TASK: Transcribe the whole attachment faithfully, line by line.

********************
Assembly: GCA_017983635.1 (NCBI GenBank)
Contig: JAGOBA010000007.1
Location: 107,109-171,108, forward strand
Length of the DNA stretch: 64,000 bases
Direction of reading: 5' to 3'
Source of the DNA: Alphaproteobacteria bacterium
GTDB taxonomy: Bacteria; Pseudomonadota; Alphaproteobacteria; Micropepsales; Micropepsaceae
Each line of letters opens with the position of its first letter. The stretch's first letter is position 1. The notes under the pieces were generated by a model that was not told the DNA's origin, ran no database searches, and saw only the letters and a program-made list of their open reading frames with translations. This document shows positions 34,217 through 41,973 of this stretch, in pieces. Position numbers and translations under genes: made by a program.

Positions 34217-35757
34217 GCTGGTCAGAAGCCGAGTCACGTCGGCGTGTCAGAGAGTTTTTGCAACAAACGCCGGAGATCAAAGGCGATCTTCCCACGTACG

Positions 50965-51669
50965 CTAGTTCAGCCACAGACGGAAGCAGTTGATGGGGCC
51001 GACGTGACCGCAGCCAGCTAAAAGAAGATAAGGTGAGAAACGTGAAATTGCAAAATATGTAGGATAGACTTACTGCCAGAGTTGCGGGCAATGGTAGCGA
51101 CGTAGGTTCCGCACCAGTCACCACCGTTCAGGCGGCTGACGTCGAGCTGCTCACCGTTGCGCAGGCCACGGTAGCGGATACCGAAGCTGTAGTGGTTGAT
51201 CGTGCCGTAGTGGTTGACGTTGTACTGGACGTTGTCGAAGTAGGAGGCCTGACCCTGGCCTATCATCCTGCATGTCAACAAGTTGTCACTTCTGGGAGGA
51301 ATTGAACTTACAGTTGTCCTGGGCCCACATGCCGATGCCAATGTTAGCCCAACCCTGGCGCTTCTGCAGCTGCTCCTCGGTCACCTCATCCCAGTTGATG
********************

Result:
Assembly: GCA_017983635.1 (NCBI GenBank)
Contig: JAGOBA010000007.1
Location: 107,109-171,108, forward strand
Length of the DNA stretch: 64,000 bases
Direction of reading: 5' to 3'
Source of the DNA: Alphaproteobacteria bacterium
GTDB taxonomy: Bacteria; Pseudomonadota; Alphaproteobacteria; Micropepsales; Micropepsaceae
Each line of letters opens with the position of its first letter. The stretch's first letter is position 1. The notes under the pieces were generated by a model that was not told the DNA's origin, ran no database searches, and saw only the letters and a program-made list of their open reading frames with translations. This document shows positions 34,217 through 41,973 of this stretch, in pieces. Position numbers and translations under genes: made by a program.

Positions 34217-35757
34217 GCTGGTCAGAAGCCGAGTCACGTCGGCGTGTCAGAGAGTTTTTGCAACAAACGCCGGAGATCAAAGGCGATCTTCCCACGTACG

Positions 50965-51669
50965 CTAGTTCAGCCACAGACGGAAGCAGTTGATGGGGCC
51001 GACGTGACCGCAGCCAGCTAAAAGAAGATAAGGTGAGAAACGTGAAATTGCAAAATATGTAGGATAGACTTACTGCCAGAGTTGCGGGCAATGGTAGCGA
51101 CGTAGGTTCCGCACCAGTCACCACCGTTCAGGCGGCTGACGTCGAGCTGCTCACCGTTGCGCAGGCCACGGTAGCGGATACCGAAGCTGTAGTGGTTGAT
51201 CGTGCCGTAGTGGTTGACGTTGTACTGGACGTTGTCGAAGTAGGAGGCCTGACCCTGGCCTATCATCCTGCATGTCAACAAGTTGTCACTTCTGGGAGGA
51301 ATTGAACTTACAGTTGTCCTGGGCCCACATGCCGATGCCAATGTTAGCCCAACCCTGGCGCTTCTGCAGCTGCTCCTCGGTCACCTCATCCCAGTTGATG